Food/drinking habits

Someone said brilliantly:

aye kAzi peene de masjid mein baithkar
warnA aisi jagah batA jahAn khudA na ho

For all, it means the same thing, but most stick to one *side* of the meaning, while the others cross over. Well, I crossed back. Why, one may wonder. Though I have personal reasons for crossing back into tea-totalling, here's more to it...

The above shaayari justifies drinking for most in that it doesn't matter if they drink even in the presence of the Lord since the lord's everywhere! However, that means that one should not drink anywhere for some, also since the lord's everywhere! People pick their own paths for whatever conveniences; I picked the latter.

I've been with people who followed ekaadashi-s to the core. I've followed quite some myself. On ekaadashi, or other upavaasa-s for that matter, some starve, other devotees stick to eating fruits or no rice, etc. Once I asked an Iskcon swami why so and he went on to explain that raakshasas get into the dhaanya-s on that day and therefore it has to be avoided. Well, maybe he couldn't explain it well or he didn't know it well. I used to go around collecting info while there to see if I was on the right path. I wasn't, but that apart. People give up onion, garlic and stuff for some reasons on particular days!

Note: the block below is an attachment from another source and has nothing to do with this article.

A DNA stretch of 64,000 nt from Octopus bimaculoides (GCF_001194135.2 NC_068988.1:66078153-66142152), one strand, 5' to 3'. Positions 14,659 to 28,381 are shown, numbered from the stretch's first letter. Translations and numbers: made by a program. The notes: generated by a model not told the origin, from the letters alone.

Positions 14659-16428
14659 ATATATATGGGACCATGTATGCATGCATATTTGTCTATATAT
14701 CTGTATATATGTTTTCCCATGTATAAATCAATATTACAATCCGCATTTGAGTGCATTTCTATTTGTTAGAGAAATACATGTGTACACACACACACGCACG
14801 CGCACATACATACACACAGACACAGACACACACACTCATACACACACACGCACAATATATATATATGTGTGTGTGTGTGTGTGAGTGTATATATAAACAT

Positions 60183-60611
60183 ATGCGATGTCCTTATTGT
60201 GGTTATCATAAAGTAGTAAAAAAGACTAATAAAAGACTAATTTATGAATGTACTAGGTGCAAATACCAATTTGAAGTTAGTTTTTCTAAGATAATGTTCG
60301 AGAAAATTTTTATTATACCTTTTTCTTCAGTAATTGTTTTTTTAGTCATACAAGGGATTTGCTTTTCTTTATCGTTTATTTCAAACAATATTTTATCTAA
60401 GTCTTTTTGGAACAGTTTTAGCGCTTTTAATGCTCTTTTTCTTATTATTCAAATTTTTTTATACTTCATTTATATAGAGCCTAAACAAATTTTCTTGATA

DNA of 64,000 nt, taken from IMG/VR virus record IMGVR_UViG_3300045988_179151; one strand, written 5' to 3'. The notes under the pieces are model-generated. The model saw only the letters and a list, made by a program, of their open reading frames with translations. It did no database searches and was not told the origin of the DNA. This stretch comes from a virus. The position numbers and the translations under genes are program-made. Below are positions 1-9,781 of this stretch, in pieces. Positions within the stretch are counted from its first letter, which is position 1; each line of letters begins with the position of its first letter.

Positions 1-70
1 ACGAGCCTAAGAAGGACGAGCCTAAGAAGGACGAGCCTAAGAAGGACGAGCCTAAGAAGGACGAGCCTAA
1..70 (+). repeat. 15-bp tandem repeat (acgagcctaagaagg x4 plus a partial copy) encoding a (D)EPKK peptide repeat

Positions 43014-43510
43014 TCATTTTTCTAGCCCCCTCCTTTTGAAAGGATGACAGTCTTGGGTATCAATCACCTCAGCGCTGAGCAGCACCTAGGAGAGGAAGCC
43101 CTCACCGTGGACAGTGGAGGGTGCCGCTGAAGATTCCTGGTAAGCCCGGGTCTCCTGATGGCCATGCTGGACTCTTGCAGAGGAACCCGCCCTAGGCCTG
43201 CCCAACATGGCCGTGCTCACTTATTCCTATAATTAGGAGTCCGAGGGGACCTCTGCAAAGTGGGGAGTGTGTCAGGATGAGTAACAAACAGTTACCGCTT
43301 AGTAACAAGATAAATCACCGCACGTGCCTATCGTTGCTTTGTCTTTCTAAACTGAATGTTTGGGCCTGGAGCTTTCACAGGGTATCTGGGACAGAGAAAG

A simple practical reason for all this is pretty neat: onion, garlic, etc are taamasic, in that they are aphrodisiacs. Upa-vaasa is basically staying-near (God). In doing so, one must try to be as near as possible. Since the mind is a monkey and jumps around, people went on to be physically around the idols of deities trying to meditate or do some religious kaarya. In doing so, the least eaten the better for reasons of time available as well as concentration. All other stories were built around this fact. Unfortunately, like all times, people tend to stick to stories than morals!

Why I went around ekaadashi narration is because here's where the drinking meets it. Giving up drinking on some days or a month of shraavaN is no better than *following* ekaadashi-s. They might bring in purity for a day, but thats that. Moreover, the idea of "I gave up" brings in more harm than it does good. Religious followings need not necessarily have to do with spiritual ones. Spirituality demands one's being absorbed in the self at all times, religion doesn't. Religion has to do with mahA- and upa-pAtakAs, spirituality doesn't. Still, to me, that I didn't drink, eat or do something on such-and-such a day or at such-and-such a place is tomfoolery since Ishwara is sarvadhi sAkshi bhutam. This means that no one can hide and sin! :)

As an aside, Ramana Maharshi said something to the effect that forgetting the self is the biggest sin! Anyone here who isn't a sinner then?
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